The moment of departure is lost to me.  I know now that the train must have travelled out past LoganPark and, as the sun set, we approached Port Chalmers.

Now the train moves slowly, puffing steadily upwards and soon to enter the Mihiwaka tunnel.

Around the coast the grass’s green is muted now through the carriage windows, the yellow flowers of the gorse and broom dulled, the clouds steel-grey in the dusk and exhaust steam indistinguishable from mist, for the train has climbed high above the harbour, clinging to the hillside and far far below red and green lights wink in the roadstead and the heaving sea wears a ruff of white where it meets the black rocks.

Grand-dad sits fingering his stiff card board ticket, as we pass buff coloured stations,Warrington, Seacliff and St Leonards, looming up out of the dusk.  My sisters could recite these names in order, but it is all new to me.  Sometimes passengers alight and make their way into the gloom carrying parcels wrapped in brown paper or holding baskets containing the week's provisions.  From time to time we pass houses built close to the line, their interiors flashed suddenly as upon a screen to expose, perhaps, a woman with shingled hair wearing a faded apron, arms akimbo, in a wainscoted room with a high ceiling and blue walls lit by a single unshaded light bulb; or a man in need of a haircut in a grey sleeveless pullover, wrestling open a drawer – a tableau rich in portent –  and then as suddenly, gone.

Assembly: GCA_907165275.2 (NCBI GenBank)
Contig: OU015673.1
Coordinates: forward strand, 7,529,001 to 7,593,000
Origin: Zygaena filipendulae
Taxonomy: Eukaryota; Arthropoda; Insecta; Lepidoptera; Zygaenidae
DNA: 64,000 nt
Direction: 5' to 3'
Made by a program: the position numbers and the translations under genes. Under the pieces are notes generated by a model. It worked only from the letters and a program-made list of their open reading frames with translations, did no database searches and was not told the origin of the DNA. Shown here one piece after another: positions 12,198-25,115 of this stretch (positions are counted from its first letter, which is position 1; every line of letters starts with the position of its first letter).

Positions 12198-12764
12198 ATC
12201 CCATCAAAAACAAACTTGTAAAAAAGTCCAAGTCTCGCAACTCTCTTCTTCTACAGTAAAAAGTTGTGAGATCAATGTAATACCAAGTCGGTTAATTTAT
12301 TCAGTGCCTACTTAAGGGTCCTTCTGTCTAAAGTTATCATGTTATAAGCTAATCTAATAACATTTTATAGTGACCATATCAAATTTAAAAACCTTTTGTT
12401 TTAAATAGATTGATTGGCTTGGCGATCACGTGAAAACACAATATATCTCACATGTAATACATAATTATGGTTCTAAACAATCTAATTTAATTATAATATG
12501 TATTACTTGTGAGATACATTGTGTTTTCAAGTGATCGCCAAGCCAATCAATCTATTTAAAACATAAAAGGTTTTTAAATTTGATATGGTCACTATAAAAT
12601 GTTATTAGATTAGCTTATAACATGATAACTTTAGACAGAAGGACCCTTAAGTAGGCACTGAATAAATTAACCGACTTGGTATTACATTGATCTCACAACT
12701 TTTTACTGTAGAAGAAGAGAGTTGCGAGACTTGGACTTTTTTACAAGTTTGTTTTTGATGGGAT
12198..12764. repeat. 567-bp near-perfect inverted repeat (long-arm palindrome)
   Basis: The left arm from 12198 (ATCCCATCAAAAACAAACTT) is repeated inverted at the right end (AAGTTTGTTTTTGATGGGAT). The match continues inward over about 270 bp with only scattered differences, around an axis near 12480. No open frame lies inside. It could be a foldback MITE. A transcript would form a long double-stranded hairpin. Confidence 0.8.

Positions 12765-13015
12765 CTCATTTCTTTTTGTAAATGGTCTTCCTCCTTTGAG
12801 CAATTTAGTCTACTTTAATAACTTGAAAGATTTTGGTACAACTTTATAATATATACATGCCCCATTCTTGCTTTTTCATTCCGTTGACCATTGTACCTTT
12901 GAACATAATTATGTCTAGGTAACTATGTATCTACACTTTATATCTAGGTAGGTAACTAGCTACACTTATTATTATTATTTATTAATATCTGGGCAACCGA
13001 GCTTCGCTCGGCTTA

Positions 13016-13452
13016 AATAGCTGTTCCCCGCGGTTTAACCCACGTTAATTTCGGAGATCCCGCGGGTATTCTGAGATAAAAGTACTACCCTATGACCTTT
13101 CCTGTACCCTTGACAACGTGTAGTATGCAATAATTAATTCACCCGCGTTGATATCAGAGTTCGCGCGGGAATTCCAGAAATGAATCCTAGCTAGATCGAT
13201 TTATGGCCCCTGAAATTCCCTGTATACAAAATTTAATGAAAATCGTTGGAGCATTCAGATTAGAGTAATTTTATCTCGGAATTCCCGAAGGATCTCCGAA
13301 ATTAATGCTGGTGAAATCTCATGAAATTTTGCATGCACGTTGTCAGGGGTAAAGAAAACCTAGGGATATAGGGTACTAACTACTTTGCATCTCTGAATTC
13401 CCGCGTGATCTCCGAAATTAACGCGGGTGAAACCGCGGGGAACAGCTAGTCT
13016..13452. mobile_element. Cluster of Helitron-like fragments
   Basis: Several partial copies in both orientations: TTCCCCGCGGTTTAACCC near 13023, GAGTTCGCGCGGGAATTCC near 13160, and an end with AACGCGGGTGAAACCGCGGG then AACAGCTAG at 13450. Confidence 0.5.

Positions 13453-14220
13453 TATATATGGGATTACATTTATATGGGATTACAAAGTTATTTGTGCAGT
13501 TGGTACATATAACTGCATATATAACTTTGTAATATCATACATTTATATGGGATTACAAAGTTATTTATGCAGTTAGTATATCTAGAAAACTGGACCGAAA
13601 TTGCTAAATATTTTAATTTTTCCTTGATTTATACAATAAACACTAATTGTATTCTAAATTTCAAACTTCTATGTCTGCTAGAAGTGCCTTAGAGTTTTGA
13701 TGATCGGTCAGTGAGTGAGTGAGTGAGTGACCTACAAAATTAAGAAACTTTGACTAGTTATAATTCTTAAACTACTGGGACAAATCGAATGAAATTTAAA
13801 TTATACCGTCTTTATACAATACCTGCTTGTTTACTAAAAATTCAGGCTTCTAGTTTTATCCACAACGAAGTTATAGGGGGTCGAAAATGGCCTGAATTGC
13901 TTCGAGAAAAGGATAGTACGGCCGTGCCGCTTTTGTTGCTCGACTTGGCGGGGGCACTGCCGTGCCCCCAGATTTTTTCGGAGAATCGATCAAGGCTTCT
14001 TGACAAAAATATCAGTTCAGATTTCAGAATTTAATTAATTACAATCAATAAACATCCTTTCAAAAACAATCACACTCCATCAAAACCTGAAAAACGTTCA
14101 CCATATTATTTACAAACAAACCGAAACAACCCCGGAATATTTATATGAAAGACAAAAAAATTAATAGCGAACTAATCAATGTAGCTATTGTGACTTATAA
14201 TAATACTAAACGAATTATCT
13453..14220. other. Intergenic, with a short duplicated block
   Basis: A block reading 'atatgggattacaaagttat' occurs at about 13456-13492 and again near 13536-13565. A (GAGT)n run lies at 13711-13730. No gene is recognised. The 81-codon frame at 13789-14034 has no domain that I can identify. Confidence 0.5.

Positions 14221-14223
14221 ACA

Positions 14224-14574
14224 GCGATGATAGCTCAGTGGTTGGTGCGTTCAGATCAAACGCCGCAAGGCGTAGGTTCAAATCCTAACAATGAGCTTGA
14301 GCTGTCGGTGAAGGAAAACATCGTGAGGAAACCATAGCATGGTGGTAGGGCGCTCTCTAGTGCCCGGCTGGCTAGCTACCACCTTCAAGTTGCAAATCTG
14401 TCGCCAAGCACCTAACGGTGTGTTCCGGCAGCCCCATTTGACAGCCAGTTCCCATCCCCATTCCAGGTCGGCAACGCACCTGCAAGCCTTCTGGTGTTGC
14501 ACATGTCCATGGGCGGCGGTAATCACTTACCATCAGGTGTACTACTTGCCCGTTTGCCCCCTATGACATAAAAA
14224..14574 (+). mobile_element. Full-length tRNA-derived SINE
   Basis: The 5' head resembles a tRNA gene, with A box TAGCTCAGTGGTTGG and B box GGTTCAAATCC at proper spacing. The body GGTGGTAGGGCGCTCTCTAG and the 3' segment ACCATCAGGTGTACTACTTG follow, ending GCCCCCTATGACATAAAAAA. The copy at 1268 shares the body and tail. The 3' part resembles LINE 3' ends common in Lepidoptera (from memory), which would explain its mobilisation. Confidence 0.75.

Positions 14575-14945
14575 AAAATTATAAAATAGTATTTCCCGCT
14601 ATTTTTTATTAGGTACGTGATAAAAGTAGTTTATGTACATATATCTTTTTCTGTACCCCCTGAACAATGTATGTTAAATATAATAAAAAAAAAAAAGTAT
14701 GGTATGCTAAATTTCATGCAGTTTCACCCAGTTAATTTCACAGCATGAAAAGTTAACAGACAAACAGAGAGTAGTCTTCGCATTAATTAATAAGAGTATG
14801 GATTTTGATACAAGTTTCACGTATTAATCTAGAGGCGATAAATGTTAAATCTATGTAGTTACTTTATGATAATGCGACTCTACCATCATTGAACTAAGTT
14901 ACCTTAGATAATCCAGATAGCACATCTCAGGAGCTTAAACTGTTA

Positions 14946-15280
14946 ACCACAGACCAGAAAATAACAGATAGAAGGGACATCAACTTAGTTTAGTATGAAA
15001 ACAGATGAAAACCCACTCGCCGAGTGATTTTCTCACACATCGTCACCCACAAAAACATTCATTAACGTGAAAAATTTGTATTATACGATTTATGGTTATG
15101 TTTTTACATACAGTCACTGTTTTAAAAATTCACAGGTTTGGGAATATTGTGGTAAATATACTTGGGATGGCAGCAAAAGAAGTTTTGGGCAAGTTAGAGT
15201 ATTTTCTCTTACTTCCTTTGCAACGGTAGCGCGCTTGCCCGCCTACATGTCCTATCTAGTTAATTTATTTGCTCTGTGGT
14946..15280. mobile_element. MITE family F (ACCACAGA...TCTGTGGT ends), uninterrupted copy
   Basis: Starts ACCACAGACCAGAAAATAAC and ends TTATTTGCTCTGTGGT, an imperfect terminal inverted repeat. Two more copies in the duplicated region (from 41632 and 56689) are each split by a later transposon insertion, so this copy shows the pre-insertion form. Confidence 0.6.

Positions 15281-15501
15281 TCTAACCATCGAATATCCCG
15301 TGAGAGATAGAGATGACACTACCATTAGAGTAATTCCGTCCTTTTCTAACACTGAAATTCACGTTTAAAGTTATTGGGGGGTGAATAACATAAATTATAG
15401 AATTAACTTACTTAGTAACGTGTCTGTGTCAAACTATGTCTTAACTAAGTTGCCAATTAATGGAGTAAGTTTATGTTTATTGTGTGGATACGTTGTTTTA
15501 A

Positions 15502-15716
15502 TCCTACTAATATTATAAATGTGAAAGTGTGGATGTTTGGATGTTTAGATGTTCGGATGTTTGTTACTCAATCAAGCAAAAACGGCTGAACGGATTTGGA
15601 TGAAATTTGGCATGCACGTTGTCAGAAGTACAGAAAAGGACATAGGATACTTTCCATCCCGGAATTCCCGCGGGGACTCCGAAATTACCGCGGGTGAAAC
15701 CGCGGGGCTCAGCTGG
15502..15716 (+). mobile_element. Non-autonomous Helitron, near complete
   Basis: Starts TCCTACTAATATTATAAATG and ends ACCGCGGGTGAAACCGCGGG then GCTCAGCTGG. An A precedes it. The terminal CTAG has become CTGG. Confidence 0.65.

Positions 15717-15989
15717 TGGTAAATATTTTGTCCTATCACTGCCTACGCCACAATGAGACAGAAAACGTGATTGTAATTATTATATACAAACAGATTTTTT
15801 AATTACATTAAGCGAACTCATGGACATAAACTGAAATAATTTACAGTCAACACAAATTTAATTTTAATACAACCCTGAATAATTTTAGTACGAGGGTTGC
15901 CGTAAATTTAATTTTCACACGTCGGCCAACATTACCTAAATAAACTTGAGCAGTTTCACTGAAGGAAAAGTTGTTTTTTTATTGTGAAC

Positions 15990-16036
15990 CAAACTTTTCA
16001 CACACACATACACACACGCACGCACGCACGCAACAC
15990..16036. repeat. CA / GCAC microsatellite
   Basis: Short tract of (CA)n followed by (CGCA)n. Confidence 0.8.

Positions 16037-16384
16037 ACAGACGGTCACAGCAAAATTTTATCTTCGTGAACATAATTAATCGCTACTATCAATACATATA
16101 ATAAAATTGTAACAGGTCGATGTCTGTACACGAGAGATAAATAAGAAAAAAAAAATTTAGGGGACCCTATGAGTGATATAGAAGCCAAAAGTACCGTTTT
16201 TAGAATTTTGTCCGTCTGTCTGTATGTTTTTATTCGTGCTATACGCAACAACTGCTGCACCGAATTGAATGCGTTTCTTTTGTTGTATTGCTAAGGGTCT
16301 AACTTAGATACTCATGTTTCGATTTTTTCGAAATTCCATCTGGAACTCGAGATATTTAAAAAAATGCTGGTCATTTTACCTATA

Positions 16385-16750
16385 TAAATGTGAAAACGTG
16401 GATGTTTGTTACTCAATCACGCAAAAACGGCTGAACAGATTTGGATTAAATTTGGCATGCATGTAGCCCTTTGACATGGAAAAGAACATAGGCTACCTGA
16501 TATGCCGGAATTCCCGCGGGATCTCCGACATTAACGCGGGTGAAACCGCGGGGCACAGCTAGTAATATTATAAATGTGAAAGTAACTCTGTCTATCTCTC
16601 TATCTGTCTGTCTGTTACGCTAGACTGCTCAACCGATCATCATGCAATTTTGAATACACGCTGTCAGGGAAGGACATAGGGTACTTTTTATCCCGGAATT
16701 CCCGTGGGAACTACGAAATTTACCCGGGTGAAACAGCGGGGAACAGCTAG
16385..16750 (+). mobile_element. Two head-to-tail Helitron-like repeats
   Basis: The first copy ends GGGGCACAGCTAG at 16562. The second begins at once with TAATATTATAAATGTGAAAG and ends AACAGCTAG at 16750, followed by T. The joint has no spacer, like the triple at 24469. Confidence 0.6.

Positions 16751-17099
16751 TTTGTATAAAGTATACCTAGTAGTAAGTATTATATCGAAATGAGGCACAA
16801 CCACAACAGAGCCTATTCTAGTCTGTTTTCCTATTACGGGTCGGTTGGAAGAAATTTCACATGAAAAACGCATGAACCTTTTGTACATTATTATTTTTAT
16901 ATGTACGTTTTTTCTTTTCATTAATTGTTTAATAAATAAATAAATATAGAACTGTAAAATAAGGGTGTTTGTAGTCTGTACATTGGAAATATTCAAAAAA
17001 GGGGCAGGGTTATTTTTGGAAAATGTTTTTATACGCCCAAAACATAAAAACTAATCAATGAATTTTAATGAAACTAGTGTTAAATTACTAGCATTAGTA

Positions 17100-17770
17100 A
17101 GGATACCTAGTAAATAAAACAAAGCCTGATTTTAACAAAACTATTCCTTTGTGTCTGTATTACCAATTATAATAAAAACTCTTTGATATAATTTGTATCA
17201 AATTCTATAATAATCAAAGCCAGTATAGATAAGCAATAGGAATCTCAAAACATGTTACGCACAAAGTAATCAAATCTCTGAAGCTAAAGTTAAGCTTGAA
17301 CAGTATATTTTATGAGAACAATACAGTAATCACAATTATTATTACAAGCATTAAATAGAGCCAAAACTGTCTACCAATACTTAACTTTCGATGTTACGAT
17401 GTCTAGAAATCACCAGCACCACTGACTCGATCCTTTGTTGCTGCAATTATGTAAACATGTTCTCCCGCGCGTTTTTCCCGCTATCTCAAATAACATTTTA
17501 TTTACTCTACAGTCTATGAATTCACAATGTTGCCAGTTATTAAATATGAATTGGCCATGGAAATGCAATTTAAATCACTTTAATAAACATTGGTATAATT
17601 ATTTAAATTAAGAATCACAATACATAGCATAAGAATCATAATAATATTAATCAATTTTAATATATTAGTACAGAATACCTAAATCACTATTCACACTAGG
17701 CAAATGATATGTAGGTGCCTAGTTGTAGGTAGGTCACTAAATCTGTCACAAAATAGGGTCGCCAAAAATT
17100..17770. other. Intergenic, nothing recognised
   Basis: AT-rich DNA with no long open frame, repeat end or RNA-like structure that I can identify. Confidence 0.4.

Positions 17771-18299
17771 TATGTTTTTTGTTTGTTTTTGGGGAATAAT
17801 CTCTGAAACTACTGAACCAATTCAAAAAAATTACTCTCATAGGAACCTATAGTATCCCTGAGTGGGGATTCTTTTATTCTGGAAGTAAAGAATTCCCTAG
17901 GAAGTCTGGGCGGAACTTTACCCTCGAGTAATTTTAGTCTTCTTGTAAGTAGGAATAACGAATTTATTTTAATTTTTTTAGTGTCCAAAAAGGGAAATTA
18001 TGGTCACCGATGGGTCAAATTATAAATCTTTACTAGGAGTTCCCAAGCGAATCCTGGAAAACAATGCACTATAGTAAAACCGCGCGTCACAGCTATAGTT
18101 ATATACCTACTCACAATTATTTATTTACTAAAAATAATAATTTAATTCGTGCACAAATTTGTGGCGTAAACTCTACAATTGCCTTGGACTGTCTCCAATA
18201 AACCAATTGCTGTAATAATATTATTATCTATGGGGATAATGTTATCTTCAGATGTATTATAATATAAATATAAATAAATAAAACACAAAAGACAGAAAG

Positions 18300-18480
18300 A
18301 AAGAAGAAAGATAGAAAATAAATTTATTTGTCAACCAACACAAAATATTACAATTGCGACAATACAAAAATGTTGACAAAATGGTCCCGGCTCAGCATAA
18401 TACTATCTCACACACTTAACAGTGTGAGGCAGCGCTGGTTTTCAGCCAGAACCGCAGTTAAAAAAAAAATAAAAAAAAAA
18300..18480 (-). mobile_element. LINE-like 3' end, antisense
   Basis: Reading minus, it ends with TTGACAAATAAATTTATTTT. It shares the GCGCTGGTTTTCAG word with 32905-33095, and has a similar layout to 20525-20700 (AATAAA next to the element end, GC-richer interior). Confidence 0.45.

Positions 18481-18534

By the time we pass Merton this train bound only for Palmerston is virtually empty.  The guard bursts through the carriage door, his green flag rolled in his pocket, his chrome cap badge glittering. He is thinking of his tea warming in an oven in a railway house in Palmerston twenty minutes away.

Swaying bowlegged along the aisle he exchanges a quick and cheery greeting with Grand-dad and I search Grand-dad's face when he has gone to confirm that the train will stop for us at Beach Street station as it train has gathered speed alarmingly across the river flats.  Night has drawn close around us but, yes, Grand-dad's wan smile confirms that the train is slowing down. 

Grand-dad gathers up his brown fibreboard suitcase as the carriage bucks and heaves against the brakes.  He puts on his cap and we alight atBeach Streetstation and pass through the gates onto grass as the train snakes away round Hawkesbury Lagoon until its single red tail light is lost around a curve.  Grand-dad’s torchlight picks out the peculiar orange gravel surface ofThomas Streetas we trudge together through the dark night toward the house a mile distant behind the macrocarpa hedge.

After the tumult of the train the silence is intense, broken only by the crunch of Grand-dad’s boots and my shoes and the far off cry of a bird.  The weather forecast for tomorrow is for fine weather.

Officially, the May holiday begins tomorrow.


This page archived at Perma CC in October of 2016: